Hi

Sourcefilter are notorious because only Perl can parse Perl, so attempts to manipulate embedded Perl code is doomed.

BUT

Did anyone ever attempt to parse and translate a different language with easily defined consistently specified syntax?

Like JS or LISP or a pedantic Perl sub dialect?

Cheers Rolf

( addicted to the Perl Programming Language)

) or Perl6, Ruby or Python provided that they have such a pedantic syntax (?).

updates

  • maybe better forget I mentioned Ruby -> how-to-parse-ruby

  • corrected typo hdb++
  • Comment on sourcefilter with complete parser?
    Re: sourcefilter with complete parser?
    by roboticus (Canon) on Dec 10, 2013 at 20:10 UTC
        Hey Roboticus,

        Talking about translation

        Thanks for your reply and I perfectly know what you are talking about. Little details can produce an unsupportable overhead.

        I spend much time meditating over JS and there are indeed many problems not easily solved.

        BUT I learned not only a lot about JS but also about Perl.

        Saying so I have my personal toy project patching B::Deparse to generate JS and eLisp from a limited Perl dialect. Avoiding the mental overhead to always switch between different keywords and syntax already pays off for me. (like sub {} <->  function () {...} for lambdas or my <-> var for lexicals.).

        This is far away from a full automated translation of the whole language but good enough for me, since I am aware of the different scoping rules of lexicals and I can check against possible conflicts. =)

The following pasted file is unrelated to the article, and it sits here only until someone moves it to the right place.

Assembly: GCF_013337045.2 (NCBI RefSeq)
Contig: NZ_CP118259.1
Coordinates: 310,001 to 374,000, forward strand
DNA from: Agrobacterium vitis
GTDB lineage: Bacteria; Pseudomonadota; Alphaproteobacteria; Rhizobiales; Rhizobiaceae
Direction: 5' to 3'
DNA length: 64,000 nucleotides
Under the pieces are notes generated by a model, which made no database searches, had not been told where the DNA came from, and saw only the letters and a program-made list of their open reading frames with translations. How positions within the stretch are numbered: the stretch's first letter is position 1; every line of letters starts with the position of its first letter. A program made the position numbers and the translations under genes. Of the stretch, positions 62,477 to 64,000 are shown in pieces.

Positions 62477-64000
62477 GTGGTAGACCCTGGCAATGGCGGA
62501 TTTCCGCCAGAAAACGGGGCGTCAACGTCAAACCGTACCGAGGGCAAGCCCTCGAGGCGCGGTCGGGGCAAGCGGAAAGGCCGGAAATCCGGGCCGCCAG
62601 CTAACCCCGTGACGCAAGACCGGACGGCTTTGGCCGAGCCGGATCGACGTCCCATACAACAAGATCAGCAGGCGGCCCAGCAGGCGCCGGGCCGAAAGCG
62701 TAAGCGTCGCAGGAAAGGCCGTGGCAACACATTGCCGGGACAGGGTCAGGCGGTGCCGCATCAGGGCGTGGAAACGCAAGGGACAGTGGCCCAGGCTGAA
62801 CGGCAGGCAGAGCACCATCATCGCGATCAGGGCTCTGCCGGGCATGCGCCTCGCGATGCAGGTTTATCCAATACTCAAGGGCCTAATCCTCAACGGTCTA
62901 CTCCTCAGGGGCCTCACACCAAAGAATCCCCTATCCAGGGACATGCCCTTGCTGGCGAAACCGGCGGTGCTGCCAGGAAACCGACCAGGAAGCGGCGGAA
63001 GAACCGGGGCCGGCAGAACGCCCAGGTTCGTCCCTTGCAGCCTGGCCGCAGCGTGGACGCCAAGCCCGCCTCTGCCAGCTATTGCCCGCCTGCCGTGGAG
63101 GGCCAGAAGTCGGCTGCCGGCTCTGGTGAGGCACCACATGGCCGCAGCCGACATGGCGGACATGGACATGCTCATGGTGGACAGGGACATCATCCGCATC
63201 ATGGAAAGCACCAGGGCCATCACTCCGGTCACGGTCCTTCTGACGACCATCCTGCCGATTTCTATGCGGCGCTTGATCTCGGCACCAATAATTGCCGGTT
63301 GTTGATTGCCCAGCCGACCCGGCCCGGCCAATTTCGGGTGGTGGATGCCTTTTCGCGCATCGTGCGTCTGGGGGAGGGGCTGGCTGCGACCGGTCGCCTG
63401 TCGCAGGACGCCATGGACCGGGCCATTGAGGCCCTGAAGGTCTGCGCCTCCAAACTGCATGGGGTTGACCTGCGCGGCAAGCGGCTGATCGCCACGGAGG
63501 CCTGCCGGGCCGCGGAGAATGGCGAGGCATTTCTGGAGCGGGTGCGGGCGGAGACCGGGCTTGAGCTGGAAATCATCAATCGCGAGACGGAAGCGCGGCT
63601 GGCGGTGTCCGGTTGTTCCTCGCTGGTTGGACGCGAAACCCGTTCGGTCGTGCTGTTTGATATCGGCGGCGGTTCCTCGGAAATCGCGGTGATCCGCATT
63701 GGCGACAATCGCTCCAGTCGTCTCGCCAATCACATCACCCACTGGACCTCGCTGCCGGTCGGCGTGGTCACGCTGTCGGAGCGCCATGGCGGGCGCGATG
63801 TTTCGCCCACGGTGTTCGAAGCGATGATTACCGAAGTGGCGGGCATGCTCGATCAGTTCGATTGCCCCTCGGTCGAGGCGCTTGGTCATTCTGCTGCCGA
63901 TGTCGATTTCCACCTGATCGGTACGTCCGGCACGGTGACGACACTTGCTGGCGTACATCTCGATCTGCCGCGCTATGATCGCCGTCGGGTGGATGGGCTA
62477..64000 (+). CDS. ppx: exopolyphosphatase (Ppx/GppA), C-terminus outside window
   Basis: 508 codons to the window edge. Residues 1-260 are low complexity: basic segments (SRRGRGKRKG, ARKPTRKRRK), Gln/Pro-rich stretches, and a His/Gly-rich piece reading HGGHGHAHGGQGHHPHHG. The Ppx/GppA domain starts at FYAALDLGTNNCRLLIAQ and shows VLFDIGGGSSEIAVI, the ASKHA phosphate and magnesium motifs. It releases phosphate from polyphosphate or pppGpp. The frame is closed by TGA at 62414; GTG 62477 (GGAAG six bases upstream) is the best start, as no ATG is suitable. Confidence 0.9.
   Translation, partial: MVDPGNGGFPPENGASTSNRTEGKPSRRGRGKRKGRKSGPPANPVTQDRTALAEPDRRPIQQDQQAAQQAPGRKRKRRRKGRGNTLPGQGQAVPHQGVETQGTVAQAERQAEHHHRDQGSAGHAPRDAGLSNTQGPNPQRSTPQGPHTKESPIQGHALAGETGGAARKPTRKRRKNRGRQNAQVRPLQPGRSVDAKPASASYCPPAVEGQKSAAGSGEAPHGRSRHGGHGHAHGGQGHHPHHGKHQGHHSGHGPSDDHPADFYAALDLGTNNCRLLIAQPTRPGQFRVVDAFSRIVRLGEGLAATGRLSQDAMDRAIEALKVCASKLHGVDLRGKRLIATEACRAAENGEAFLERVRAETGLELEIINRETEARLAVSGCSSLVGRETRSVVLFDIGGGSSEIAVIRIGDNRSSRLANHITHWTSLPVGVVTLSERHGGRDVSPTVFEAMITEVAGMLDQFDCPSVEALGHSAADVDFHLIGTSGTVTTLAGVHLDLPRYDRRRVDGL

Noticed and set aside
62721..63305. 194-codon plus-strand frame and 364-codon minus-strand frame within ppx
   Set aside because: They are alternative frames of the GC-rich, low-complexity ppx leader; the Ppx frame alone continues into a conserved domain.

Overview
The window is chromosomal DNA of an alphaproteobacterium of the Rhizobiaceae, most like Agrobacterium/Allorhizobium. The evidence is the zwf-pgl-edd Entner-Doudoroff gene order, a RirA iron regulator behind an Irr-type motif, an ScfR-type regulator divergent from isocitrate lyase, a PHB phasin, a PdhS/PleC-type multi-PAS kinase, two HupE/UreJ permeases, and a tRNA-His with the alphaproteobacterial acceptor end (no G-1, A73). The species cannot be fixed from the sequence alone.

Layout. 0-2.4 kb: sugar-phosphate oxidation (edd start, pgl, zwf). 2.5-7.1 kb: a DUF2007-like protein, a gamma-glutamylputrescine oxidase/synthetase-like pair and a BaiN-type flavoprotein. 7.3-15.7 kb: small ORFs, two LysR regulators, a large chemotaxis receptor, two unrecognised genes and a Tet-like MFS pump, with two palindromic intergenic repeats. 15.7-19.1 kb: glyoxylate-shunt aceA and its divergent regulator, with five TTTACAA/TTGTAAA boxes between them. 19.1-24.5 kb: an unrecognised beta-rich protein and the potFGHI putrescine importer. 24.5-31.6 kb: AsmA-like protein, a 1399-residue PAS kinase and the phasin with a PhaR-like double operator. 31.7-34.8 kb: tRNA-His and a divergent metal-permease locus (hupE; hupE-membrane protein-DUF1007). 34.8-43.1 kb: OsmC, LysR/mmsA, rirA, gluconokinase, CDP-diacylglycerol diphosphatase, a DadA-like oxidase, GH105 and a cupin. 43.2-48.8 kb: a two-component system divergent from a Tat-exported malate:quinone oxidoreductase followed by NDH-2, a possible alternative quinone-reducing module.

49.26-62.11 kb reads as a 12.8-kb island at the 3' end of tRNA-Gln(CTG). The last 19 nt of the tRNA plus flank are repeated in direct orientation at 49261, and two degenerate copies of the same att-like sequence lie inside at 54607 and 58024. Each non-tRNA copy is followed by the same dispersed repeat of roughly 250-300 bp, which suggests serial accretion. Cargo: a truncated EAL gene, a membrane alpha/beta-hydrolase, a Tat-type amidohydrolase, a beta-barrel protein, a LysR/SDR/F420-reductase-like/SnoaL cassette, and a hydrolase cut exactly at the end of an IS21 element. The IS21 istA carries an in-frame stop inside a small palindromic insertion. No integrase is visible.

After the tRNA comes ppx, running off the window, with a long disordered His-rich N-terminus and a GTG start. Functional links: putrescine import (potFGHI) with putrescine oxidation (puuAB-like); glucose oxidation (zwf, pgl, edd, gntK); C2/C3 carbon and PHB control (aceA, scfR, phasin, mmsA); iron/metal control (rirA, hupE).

But the intention of my question was different

        When digging into Ruby I'm always surprised to be surrounded by Perl idioms hiding behind a pretty syntax, to an extent that Ruby feels like a Perl-dialect + a prebuild object system.

        (It's somehow fascinating and disturbing hearing people praising Ruby-idioms taken from Perl and simultaneously bashing the source of that features.)

        This has lead me to the question if anyone ever tried to use sourcefilters to completely tokenize and translate a different language ( not necessarily more than 90% compatible to an existing one) and then to evaluate the generated Perl-code.

        Cheers Rolf

        ( addicted to the Perl Programming Language)

        Hi,

        Rolf, to start with, I should say that I have never done anything with source filters and that I barely know what it is all about (having read just a couple of articles on the subject). So my answer might be off-topic, sorry for that if it is.

        I just want to say that I have had an experience similar to Roboticus, although certainly much less extensive. We have a major application (35 million customers, many thousands of programs) running under VMS. We were studying the possibility of migrating it to Unix/Oracle (because support for VMS is likely to end within a few years, perhaps before 2020). The main language used for this application (especially for all the functional parts and the database access part) runs under both VMS and Unix, so that most of the work would be recompilation of the sources and any adaptations needed, large project, but it looks feasible. But probably a quarter to a third of the programs are scripts are written in DCL, which is a VMS scripting language, more or less the equivalent of shell script under Unix. These are used to launch multiple processes in parallel, to synchronize processes, transfer, copy or sort files, etc. The immense majority of these DCL scripts would have to be translated into shell script (or even possibly Perl script in some cases).